As you may imagine, traveling with me is likely to be a different experience. On my first trip to London just after college, I visited the Tower of London to see the crown jewels. I recall standing next to a woman who asked where I was from. When I said “Chicago” she shrieked that she and her mother were from Milwaukee. It was that moment that I thought, “I didn’t travel 5,000 miles to see YOU.”

From that point forward, I take the roads slightly less traveled. Sure, I go to Harrods and Selfridges, but I live at 300-year-old cheesemonger Paxton and Whitfield, Borough Market, Camden and the design areas of Kings and Fulham Roads. I pick a new direction and try new things. I don’t do tours.

This past trip I crept into Liberty’s attic to rummage wallpaper, visited Beardmore for drawer pulls and investigated internet find C.P. Hart. I also dashed into Linley to drool over jaw-dropping bespoke cabinetry and furniture. Oodles of ideas later, here we are.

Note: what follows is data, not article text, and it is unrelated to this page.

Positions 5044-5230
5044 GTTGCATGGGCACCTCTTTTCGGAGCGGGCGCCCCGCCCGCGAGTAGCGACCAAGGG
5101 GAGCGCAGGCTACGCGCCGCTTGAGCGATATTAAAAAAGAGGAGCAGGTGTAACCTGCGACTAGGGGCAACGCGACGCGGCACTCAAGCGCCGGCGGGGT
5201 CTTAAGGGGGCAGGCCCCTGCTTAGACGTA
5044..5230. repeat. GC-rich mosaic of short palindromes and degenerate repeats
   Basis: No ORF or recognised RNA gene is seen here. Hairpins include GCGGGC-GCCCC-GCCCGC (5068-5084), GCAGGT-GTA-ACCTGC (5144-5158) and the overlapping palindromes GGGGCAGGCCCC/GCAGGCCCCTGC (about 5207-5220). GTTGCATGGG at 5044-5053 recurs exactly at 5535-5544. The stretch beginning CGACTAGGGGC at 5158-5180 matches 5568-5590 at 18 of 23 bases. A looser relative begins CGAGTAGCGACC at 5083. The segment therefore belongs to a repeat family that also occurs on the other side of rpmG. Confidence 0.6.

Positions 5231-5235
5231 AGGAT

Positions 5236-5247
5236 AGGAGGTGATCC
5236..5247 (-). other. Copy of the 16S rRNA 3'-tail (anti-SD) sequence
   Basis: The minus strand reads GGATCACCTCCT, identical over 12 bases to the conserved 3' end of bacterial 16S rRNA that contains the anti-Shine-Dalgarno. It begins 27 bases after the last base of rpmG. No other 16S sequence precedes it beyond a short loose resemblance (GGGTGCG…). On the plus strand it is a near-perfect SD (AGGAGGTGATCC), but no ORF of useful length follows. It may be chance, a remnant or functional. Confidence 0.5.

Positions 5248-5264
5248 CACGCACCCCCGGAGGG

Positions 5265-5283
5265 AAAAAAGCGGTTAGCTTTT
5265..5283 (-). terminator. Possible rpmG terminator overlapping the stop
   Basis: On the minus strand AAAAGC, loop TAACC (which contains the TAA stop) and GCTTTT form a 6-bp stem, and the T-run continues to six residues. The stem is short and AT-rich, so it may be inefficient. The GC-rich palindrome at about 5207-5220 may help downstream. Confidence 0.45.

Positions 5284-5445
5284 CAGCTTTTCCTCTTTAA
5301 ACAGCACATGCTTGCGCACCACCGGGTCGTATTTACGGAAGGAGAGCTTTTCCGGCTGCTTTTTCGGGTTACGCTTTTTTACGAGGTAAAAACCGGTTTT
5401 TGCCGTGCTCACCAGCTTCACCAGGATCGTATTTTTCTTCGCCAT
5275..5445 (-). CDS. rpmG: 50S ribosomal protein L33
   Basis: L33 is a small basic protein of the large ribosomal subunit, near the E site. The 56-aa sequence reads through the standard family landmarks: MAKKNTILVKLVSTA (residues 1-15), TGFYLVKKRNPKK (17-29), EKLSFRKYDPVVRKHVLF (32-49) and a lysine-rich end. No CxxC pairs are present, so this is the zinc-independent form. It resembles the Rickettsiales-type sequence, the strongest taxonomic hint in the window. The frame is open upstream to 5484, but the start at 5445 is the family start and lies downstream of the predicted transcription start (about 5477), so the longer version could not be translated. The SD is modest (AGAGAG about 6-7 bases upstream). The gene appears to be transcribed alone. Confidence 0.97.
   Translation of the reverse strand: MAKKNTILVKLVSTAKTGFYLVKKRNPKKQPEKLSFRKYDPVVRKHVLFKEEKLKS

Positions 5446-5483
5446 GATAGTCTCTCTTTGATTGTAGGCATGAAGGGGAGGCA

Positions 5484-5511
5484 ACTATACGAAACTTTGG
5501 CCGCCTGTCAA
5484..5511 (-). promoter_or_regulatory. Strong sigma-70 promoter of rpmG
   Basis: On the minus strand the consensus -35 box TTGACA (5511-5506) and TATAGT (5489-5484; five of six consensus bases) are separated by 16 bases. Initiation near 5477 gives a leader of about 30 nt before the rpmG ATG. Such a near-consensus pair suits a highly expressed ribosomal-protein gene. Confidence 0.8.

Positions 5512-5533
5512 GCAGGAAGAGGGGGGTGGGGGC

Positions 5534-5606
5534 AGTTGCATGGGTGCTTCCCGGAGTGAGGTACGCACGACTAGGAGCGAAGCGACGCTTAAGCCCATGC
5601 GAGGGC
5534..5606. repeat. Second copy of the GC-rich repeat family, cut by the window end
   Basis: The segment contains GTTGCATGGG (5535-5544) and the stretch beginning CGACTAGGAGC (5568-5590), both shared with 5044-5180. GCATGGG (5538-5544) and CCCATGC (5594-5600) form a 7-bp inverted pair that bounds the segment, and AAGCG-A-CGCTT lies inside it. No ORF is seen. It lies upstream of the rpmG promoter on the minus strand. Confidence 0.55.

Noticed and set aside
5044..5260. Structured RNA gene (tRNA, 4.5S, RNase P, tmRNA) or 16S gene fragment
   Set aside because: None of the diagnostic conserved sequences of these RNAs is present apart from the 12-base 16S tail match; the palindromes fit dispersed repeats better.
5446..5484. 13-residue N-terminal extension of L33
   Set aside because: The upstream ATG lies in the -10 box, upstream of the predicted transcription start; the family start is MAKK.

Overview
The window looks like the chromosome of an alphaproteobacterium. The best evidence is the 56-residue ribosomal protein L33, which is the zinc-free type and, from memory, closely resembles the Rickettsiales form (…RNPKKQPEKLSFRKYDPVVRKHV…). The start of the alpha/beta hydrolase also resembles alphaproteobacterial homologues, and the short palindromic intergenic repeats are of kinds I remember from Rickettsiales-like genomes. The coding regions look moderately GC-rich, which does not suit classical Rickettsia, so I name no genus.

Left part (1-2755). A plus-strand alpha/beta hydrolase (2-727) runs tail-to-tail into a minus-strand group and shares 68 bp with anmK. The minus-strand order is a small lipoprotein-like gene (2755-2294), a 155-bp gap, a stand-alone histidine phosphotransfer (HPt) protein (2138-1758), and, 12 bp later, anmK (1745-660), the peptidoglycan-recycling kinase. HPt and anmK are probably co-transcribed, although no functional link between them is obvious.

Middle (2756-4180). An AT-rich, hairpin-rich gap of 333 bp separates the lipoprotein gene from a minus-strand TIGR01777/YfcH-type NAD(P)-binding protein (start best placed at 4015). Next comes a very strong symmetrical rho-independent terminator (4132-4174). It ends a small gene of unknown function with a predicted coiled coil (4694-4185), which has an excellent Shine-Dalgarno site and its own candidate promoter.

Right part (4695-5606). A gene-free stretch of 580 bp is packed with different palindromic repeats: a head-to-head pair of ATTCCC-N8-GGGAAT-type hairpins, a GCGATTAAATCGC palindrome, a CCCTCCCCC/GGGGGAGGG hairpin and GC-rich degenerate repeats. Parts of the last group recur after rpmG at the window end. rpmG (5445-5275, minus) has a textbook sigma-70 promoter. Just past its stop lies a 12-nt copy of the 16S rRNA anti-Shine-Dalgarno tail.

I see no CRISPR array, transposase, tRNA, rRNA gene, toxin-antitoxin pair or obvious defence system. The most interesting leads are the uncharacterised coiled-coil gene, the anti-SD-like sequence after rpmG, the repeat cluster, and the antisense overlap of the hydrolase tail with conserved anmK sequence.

Bunk 1

Like many mundane things that have been made “cool” these days (from Haute Dogs to Lobster Mac & Cheese), it’s now possible (as Candy wrote)  to have cool bunk beds. I don’t know about you, but if I had the ceiling height, it would be soooo fun to have half the set pictured above in my bedroom. Every night I’d be thinking, “Hmmm, do I want to sleep up or down tonight?”

… and then I could post naughty “pin-up” pics to the underside of the upper bed like when I was younger. (OK, perhaps I’ve grown up at least that much since then … but not much.)

Alder and Tweed is run by sisters Lynsey and Heather Humphrey who come by their design chops naturally with parents who founded the largest lighting company you’ve never heard of.   Their firm specializes in creating memorable interiors (translation: house porn) for big-time vacation homes. Many of their clients fall out of the pages of Fortune and People. Their work results in the kinds of interiors most of us slobber over in hopes of finding some trinket we can use in our more modest homes. The Utah-based sister-designers get around with projects and offices in California, Mexico, and of course Utah.